Across the world, ikat, resist-dyeing yarn before it is woven into a fabric, is one of the most practiced techniques of patterning textiles. There are three ways to produce ikat: warp ikat — dyeing lengthwise yarn; weft ikat — dyeing transverse yarn; and double ikat — dyeing both warp and weft.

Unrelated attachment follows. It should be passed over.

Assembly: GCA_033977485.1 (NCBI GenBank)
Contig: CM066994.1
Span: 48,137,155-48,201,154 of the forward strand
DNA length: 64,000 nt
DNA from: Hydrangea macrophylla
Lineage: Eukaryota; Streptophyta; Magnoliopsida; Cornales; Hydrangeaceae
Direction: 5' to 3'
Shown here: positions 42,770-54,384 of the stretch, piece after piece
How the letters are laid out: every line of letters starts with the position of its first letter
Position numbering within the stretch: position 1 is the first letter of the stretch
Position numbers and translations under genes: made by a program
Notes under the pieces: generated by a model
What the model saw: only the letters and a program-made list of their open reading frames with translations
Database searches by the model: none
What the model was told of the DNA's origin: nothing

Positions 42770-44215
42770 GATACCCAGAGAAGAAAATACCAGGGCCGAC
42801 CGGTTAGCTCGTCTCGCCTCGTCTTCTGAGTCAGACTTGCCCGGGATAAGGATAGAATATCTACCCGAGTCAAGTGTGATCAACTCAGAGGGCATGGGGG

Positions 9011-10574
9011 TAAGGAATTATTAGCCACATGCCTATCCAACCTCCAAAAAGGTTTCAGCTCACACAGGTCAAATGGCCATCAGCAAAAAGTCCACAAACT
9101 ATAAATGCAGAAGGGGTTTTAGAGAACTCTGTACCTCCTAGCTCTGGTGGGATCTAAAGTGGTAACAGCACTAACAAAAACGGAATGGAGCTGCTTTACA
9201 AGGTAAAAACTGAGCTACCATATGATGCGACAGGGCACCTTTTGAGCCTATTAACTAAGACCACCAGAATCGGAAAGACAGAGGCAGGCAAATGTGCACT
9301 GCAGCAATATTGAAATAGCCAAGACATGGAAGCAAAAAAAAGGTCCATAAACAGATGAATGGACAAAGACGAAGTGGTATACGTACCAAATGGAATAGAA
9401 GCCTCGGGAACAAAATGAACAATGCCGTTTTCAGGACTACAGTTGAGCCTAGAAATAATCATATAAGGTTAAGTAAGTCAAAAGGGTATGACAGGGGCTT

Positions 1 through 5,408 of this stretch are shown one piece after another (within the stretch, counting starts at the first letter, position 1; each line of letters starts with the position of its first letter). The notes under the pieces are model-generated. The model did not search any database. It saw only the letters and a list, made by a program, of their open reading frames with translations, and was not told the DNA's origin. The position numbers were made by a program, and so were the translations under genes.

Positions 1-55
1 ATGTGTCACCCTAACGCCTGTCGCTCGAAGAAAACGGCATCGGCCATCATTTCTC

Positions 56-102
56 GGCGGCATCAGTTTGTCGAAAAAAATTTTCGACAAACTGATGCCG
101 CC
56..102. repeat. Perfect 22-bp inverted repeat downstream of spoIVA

This exhibition presents a world tour of ikat textiles, showcasing characteristics unique to different regions across the globe through examples from 20 countries in Asia, Europe and Africa. Works on display include a traditional Uzbek khalat (wrap-over silk coat) from the early 20th century; late Meiji Era (1868-1912) bedclothes for Japanese-style mattresses; a 1925 woman's traditional costume from Jordan; and a traditional French day dress from the 1860s. (Yukari Tanaka)